Gabriele Skelton

Learning how to manage someone else and take the next step up

When learning how to manage people, be they young, less experienced team members, or new recruits, people management is a vital skill to have, writes Karina Beasley, managing director of recruitment specialist Gabriele Skelton

Karina Beasley, managing director, Gabriele Skelton
Karina Beasley, managing director, Gabriele Skelton

Not everyone has got what it takes, but there are some key points that anyone looking to excel in people management and get the best results should consider. And the higher up the ladder you get, the more you need to be able to manage, delegate and then let go.

Acknowledge that managing people is different from your day to day role, and recognise that people management is essential to your own career growth. If you're not good at it, work at getting better. Not only will you be a better manager, you'll also be a better person. Keep reading…

Understand that the role of a manager is just that: a role. It sets you apart, requires you to make decisions and take responsibility. Being a great manager doesn't mean being your colleagues' friend. It means providing direction and then doing everything you can to make sure they’re allowed to do their jobs.

Micro-management. Micromanagers are too close; this lowers trust, disempowers and destroys motivation. Don’t be too far away as that’s not helpful either, nor is it motivational if you’re not around to listen and provide answers to questions that come up. The best place is in between. Provide direction and guidance, let your colleague feel trusted and know you're keeping track from your own vantage point, and check in with them periodically. Let them feel you are there to ask questions if necessary and to help them.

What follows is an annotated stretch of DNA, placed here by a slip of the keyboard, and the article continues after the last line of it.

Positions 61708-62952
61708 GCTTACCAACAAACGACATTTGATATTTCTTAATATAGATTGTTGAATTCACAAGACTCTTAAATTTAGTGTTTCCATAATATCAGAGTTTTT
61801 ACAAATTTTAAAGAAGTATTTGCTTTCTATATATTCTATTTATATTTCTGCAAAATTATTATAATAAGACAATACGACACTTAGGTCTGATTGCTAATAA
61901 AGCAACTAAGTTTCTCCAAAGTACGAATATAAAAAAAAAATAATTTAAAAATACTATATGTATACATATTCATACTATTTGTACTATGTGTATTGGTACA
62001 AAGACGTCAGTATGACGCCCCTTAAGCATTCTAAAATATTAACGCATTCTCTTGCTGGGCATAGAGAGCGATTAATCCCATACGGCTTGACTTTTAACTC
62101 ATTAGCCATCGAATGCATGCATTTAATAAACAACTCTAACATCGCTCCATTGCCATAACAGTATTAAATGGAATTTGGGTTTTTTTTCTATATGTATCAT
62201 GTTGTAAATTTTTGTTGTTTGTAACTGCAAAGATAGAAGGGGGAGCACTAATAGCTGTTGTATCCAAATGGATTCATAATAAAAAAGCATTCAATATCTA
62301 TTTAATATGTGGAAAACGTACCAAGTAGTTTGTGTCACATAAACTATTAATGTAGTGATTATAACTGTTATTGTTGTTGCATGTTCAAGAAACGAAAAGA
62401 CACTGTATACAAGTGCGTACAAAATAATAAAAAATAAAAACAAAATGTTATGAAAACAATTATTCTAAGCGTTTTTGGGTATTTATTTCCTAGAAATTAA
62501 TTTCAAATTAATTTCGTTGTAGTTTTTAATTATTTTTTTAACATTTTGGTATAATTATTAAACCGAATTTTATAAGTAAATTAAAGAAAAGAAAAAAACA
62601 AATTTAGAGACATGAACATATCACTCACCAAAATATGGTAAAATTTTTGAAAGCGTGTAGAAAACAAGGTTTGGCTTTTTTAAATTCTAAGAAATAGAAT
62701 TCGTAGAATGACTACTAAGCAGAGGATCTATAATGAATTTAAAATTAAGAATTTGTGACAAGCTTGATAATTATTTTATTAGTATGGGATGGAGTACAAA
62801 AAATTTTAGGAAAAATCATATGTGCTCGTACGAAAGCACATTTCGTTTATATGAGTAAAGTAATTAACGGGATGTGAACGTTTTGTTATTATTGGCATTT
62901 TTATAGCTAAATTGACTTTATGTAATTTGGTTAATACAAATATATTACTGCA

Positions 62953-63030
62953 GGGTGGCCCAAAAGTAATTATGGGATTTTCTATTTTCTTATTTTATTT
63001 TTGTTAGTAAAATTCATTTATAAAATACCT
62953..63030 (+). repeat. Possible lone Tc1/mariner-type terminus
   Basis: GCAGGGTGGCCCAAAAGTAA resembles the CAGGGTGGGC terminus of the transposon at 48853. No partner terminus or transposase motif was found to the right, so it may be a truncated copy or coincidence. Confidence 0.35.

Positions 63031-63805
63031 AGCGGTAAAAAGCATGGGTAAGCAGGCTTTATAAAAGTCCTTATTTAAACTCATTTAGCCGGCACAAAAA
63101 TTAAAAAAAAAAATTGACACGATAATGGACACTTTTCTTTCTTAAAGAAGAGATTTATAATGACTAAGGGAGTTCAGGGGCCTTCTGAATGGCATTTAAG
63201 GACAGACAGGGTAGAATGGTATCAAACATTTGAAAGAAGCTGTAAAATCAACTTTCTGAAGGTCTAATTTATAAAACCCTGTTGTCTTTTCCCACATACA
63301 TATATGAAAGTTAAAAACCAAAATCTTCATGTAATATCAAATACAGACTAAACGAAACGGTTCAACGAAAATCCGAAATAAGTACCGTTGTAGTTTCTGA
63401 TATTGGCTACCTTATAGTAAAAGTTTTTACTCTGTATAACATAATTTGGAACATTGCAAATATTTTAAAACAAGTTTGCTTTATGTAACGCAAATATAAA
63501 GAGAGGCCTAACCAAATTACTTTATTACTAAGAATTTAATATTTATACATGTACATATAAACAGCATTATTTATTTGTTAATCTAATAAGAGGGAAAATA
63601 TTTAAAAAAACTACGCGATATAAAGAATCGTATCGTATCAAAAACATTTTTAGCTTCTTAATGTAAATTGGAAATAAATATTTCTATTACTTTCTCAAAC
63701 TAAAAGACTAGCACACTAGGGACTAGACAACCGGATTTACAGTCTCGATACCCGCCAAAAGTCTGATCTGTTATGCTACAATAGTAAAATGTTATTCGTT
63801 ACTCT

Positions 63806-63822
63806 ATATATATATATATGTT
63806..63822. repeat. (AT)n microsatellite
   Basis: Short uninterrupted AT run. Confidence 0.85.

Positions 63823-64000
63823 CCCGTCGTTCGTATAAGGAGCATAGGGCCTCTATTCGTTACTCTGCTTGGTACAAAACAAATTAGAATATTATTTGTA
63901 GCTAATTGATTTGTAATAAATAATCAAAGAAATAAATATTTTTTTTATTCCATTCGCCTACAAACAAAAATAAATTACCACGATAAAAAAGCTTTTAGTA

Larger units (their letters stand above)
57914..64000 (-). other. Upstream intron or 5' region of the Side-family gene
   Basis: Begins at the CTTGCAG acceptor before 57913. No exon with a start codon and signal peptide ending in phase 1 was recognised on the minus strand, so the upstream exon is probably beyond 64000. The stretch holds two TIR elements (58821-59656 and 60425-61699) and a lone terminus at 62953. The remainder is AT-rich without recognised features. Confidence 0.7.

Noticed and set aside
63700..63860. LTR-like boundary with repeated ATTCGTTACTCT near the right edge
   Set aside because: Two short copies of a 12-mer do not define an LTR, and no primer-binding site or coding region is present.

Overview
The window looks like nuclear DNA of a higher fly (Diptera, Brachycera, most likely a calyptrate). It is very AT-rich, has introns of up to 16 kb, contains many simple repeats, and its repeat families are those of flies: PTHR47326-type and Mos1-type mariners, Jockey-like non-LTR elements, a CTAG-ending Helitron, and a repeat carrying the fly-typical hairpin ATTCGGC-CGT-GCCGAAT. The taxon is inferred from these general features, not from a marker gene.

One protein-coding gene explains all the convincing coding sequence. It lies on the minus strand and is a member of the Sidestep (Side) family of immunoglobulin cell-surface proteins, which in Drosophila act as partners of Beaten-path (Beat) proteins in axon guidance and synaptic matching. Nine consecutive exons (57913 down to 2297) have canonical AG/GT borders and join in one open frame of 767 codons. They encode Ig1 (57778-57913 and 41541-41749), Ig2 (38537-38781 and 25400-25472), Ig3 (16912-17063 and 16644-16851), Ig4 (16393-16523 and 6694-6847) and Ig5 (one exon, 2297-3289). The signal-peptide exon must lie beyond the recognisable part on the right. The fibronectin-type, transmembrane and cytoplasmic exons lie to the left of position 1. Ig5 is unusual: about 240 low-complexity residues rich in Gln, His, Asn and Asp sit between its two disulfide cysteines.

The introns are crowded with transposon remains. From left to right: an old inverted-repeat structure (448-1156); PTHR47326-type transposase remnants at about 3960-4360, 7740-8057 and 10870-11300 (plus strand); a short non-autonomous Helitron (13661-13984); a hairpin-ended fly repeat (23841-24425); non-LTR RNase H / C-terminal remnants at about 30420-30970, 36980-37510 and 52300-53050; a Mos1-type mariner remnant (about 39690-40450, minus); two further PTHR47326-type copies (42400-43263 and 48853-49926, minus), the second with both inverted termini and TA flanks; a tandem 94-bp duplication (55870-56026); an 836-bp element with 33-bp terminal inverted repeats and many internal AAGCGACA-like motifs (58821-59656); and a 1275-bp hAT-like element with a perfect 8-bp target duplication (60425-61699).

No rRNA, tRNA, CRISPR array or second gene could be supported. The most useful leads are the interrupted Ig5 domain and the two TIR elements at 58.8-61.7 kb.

Make your colleagues' career a priority. The better they do, the better you look! Becoming known as an incubator of talent makes you more valuable to your company. What are their career goals? Tell them you'll do everything you can to see them succeed. Then take action to make good on that promise, like putting individuals on projects that will help them grow. You'll have allies for life - and you’ll have done the right thing for them and your company.


Acknowledge and praise. At a psychological level, people generally value acknowledgement of their good work more than they value money (though it should never be a substitute!). Make acknowledgement a routine part of your communication with them; without acknowledgement, they have no way of knowing what they've done right, which means your feedback is incomplete and possibly negative. Be accurate in your acknowledgement; this gives weight to your praise.

First coach, then counsel, finally discipline. Disciplining your colleague can only be done if they have had the right mentoring and constructive criticism along the way, and are aware that they are not hitting their objectives. This is a good-faith approach that gives you something to refer to at every stage. It also means that no disciplinary action (at the review stage or otherwise) will come as a surprise. If it is a surprise, I’m sorry to say this is managerial failure, and won’t leave a good taste for anyone. Possibly an HR issue too.

Be objective. This has several aspects. For example, be consistent and constructive in your communication; the emotional objectivity required will give you a solid foundation and make you appear reliable to others, a key factor in your work relationships. Being objective also means not having favourites; that’s important for group morale. Finally, being objective means observing yourself as well as others - another way of playing fair, which is what objectivity leads to in real time!

And have fun! Getting the best out of your growing people management skills is one of the most rewarding feelings in any job if you can do it well. The rewards will speak for themselves.

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